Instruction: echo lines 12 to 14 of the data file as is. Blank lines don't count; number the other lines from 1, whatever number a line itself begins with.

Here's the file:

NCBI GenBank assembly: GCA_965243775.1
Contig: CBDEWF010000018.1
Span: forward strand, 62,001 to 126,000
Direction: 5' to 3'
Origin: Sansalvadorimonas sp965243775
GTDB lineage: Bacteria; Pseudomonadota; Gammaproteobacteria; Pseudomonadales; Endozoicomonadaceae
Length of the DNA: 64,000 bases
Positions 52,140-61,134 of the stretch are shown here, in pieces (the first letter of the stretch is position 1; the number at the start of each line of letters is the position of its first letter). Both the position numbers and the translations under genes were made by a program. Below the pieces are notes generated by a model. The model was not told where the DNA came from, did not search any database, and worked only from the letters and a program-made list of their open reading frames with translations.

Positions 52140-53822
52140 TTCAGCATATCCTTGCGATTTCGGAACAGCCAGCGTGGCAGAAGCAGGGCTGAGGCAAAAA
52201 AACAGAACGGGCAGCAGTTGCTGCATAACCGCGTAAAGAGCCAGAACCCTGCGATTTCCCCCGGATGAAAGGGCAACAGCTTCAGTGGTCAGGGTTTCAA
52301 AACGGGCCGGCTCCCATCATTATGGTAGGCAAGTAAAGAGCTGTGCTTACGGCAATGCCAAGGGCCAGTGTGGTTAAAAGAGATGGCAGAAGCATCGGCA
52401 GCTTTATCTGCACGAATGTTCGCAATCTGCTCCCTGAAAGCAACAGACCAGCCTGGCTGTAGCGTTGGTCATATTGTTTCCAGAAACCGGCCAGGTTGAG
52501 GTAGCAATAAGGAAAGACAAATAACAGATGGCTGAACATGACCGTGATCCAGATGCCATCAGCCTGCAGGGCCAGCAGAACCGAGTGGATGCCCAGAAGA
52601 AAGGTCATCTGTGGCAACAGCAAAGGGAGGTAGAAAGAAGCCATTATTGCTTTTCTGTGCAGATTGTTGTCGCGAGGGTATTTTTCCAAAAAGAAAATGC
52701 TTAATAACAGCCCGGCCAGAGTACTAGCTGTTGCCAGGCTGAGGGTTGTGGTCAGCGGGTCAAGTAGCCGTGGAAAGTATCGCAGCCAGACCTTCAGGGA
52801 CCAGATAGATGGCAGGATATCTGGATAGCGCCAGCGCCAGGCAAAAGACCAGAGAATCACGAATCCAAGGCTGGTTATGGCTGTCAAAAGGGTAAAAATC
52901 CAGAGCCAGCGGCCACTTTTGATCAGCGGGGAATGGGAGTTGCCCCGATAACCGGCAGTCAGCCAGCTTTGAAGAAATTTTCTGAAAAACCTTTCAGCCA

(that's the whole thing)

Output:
52301 AACGGGCCGGCTCCCATCATTATGGTAGGCAAGTAAAGAGCTGTGCTTACGGCAATGCCAAGGGCCAGTGTGGTTAAAAGAGATGGCAGAAGCATCGGCA
52401 GCTTTATCTGCACGAATGTTCGCAATCTGCTCCCTGAAAGCAACAGACCAGCCTGGCTGTAGCGTTGGTCATATTGTTTCCAGAAACCGGCCAGGTTGAG
52501 GTAGCAATAAGGAAAGACAAATAACAGATGGCTGAACATGACCGTGATCCAGATGCCATCAGCCTGCAGGGCCAGCAGAACCGAGTGGATGCCCAGAAGA